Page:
<editorsnote> Nerds, meet my buddy Eric. He is a MAASSTTEERRR social dynamics expert that will be talking about his experiences in the field from both an expert, and experience perspective. He’s not just saying “this is how to get the girl” he’s here to share his actual life stories and lessons learned from them. I only have one more thing left to say … HIT IT ERIC !!</editorsnote>
Ever since I found out that my roommate Jonny was a paragliding instructor I had been trying to get my ass in the air. I always wanted to be a pilot when I was a child and flying fascinates me. Finally our schedules aligned and my fly day had arrived. I woke up early and snuck in a work out that morning before we headed out. We gathered three of these gigantic backpacks …
… that contained our “wing”, which is the parachute looking thing, and our harnesses. Then, we headed downstairs to find this kooky Romanian lady on roller blades ready for her lesson with my roommate. We stuffed the back of my roommates Subaru station wagon with the over-sized backpacks we hopped in the car and headed for Andrew Jackson Airpark in San Bernardino. After about a 90 minute drive from the beach we pulled into a gravel parking lot. As the dust settled I got my first look at the mountainous folk that comprised the small paragliding community. Unkempt, slightly odorous, and bucket hats seemed to be common themes for the small group. Except for this guy who made my day before we even took off…
As my roommate headed to the landing zone to find another student who had met him there I grabbed our gear and stuffed it in the back of the dirt sprinkled 15 passenger van. After finally getting all the bags to fit I headed around to the double doors and went to look for a seat. I was awestruck when I saw a familiar face sun burnt face sitting on the bench directly in front of me. There was Jean-Paul …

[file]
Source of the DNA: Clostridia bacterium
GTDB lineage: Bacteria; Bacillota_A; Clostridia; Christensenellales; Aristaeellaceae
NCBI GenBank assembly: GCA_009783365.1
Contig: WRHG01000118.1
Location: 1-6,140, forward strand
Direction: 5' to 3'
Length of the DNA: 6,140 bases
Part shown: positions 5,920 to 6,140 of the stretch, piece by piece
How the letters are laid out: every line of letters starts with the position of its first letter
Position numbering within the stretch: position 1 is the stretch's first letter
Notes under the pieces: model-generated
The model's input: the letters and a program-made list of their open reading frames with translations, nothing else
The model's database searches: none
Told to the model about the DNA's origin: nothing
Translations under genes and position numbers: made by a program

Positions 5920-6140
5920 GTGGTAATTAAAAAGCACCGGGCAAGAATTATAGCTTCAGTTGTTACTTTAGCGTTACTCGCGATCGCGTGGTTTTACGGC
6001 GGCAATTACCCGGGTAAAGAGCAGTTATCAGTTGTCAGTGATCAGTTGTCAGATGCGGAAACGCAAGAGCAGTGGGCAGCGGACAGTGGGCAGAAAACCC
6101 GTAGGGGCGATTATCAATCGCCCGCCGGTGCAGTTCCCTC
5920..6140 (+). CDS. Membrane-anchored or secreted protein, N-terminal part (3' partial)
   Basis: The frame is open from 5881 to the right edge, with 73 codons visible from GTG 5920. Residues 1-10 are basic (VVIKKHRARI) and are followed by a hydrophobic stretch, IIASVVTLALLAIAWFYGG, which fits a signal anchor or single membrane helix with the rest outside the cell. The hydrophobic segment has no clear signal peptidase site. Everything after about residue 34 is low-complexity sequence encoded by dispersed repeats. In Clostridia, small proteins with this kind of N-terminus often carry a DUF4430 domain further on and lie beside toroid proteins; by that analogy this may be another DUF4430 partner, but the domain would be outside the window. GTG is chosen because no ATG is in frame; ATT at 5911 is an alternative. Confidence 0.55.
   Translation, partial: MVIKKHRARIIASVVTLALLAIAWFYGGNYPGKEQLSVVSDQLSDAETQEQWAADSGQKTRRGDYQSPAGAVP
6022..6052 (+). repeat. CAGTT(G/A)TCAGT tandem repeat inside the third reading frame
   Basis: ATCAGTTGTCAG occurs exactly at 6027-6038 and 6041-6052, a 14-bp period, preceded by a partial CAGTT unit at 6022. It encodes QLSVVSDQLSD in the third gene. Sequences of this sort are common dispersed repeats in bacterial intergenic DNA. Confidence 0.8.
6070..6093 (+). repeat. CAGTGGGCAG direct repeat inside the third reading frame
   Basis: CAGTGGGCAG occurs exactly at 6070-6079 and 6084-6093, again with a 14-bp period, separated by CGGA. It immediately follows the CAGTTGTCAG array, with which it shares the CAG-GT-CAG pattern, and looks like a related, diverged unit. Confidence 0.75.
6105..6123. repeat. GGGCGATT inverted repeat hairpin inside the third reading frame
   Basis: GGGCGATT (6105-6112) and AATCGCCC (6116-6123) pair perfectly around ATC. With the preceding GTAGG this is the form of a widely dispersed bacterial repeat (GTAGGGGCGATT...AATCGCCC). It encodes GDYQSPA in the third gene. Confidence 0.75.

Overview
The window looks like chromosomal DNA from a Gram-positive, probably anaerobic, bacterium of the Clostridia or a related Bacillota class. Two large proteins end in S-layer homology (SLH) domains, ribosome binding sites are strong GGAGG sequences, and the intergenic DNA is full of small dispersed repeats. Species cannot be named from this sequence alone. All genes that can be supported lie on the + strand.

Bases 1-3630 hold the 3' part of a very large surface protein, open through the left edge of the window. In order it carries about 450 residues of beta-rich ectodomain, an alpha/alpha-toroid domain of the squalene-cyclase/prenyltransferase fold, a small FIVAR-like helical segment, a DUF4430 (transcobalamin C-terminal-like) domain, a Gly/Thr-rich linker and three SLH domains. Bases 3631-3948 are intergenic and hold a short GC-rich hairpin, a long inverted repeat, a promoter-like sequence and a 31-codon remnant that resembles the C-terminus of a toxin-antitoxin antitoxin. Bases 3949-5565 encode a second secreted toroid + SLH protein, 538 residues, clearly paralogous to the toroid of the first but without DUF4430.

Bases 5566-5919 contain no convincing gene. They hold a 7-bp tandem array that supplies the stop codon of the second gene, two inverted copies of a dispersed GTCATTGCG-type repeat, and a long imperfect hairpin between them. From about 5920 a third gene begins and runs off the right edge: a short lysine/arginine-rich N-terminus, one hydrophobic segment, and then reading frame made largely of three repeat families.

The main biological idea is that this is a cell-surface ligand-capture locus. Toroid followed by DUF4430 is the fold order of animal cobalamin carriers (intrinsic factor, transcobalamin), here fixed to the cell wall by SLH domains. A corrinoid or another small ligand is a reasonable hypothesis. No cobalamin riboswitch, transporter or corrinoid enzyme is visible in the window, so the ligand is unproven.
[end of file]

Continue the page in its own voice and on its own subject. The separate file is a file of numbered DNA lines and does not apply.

… a Frenchman that I had met while working/living at the hostel. Of all the people that I had met while at the hostel, this dude intrigued me the most. His english is horrible and my french is worse so we never had much of a conversation but this is what I know about Jean-Paul. He is a french science-fiction writer who has spent the last 9 years of his life sailing around the world. His boat currently resides in Guatemala and he has been living in an RV at Andrew Jackson Airpark for the last four months. On days when the weather is nice he flies and on days when it’s shit he writes. It takes me almost the entire ride up the mountain to get this much information from him. We arrive at the sloping mountain top and all the paragliders get ready to wait around the launch area. Everyone starts laying their gear out and waits. Paragliding is a lot like surfing but with wind and mountains. As the wind blows against a mountain it’s pushed upward and makes a shape similar to a wave. Paragliders ride along the windward side of a mountain on this wind. The goal of the pilot is to find pockets of rising hot air called thermals that propel the glider upward. The reason these guys sit and wait at the top of the hill is because you can’t see the wave that you are riding and wind can be more unpredictable than water. Number one rule of paragliding is don’t be the first guy off the mountain. You sit and wait for someone else dumber or more impatient than you to fly so you can see how the wind moving that day.